FTC bans employers from using noncompete clauses

They 'keep wages low, suppress new ideas and rob the American economy of dynamism.'


The US Federal Trade Commission (FTC) has banned noncompete clauses in a move to "drive innovation" and protect workers' rights and wages, the regulator said in a press release. The new rule will free most new and current employees from such agreements, with the exception of "policy-making" executives earning more than $151,164 per year.

"Noncompete clauses keep wages low, suppress new ideas, and rob the American economy of dynamism," said FTC Chair Lina M. Khan. The agency estimated that the new rule will allow the creation of 8,500 new businesses each year, increase worker earnings by $524 per year and lower health care costs by $194 billion over the next decade.

Noncompete clauses, widely used in the tech industry, keep employers from freely changing to similar jobs or starting a business in the same field. The result is that workers must often stay in jobs they don't want, switch to a lower-paid position, relocate, or defend against costly litigation. "An estimated 30 million workers — nearly one in five Americans [in the workforce] —are subject to a noncompete," according to the FTC.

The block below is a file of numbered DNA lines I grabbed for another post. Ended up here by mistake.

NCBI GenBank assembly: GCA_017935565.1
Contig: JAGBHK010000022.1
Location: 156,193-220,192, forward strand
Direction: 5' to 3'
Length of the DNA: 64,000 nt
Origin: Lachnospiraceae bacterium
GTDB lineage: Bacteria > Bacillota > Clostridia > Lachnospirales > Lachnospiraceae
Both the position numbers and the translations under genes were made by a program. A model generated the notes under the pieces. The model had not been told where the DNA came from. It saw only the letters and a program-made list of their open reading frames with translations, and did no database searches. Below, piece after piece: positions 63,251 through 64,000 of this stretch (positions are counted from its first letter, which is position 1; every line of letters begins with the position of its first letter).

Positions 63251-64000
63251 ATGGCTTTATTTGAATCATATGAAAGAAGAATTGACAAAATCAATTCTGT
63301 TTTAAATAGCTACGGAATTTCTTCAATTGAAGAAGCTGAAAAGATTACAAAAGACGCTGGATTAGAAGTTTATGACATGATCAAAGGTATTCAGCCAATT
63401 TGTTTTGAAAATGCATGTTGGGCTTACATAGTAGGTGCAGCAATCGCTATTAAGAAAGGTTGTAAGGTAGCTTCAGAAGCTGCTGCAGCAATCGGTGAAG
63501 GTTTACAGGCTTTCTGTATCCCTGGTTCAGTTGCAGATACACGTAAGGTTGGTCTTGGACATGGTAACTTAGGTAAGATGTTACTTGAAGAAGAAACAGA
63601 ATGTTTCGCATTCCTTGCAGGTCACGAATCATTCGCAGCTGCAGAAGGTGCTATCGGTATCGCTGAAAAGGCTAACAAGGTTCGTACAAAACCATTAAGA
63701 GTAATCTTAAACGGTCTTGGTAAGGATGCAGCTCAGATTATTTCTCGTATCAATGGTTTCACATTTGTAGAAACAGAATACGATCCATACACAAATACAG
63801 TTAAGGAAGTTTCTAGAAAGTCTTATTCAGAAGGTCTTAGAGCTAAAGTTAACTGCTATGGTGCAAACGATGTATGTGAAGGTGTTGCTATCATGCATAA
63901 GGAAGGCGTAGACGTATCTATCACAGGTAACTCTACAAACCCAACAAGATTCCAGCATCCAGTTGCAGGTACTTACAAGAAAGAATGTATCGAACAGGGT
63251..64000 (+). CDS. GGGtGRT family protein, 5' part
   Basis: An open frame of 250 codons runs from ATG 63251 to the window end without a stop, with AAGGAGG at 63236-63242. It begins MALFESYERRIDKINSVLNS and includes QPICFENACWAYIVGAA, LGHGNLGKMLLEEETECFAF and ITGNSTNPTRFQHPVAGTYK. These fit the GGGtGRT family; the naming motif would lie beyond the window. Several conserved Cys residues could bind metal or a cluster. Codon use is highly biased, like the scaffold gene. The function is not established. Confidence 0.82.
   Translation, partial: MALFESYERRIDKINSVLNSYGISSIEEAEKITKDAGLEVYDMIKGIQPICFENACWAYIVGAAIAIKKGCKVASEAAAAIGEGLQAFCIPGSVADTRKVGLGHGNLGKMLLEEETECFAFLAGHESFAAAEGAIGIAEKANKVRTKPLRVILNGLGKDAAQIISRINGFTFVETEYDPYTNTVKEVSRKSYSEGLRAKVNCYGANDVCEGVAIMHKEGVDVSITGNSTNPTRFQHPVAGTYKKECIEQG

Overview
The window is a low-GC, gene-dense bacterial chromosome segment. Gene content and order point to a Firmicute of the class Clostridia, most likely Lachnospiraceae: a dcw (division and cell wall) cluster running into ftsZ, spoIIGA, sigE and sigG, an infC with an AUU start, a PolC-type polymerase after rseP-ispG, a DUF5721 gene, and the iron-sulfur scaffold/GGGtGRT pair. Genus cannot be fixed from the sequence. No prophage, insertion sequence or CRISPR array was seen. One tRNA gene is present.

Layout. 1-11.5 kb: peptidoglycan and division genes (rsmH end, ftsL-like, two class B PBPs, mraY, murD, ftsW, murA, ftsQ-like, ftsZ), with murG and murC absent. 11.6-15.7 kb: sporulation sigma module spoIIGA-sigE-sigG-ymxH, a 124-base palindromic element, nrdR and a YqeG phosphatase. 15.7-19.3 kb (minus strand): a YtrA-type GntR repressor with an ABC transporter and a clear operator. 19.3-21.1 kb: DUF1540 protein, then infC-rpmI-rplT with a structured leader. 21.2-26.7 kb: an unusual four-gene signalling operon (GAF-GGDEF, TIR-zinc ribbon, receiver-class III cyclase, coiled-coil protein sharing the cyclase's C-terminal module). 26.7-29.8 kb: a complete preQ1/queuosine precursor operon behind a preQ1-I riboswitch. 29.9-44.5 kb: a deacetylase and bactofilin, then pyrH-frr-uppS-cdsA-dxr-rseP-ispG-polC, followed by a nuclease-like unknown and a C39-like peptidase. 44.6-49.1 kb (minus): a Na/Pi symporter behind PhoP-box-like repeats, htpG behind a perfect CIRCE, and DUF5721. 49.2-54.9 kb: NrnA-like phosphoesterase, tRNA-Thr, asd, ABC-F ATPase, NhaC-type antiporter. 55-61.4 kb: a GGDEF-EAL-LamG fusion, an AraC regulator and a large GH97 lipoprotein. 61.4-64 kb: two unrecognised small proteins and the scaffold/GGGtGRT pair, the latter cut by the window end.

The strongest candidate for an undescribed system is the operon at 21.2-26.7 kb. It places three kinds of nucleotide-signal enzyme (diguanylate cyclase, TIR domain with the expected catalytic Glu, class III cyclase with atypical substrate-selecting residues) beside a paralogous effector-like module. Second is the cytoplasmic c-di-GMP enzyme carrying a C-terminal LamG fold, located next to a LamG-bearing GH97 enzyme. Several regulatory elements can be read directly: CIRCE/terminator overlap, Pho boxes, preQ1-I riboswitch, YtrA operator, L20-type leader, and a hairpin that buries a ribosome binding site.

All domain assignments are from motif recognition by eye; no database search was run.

The Commission found that noncompetes tend to negatively affect competitive conditions in labor markets by inhibiting efficient matching between workers and employers. There is also evidence that noncompetes lead to increased market concentration and higher prices for consumers.

Companies must now cancel existing noncompete clauses and notify employees about the change. The ruling applies to most employees and future hires, but current deals with senior executives still apply on the grounds that such agreements are likely to have been agreed upon by both parties.

Tech companies ostensibly use noncompetes as a way to protect IP, but they function in reality to lock in workers. The FTC said that trade secret laws and non-disclosure agreements (NDAs) are a better way to protect IP, and "employers that wish to retain employees can compete on the merits for the worker's labor services by improving wages and working conditions."

Microsoft, the third largest tech industry employer in the US, eliminated such clauses back in 2022. "While our existing employee agreements have noncompete obligations, we do not endorse the use of such provisions as a retention tool," the company said at the time.

The FTC vote went 3 to 2 along party lines. Republican commissioner Melissa Holyoke said the Commission "overstepped the boundaries of its power" and estimated the ruling would be challenged in court and struck down.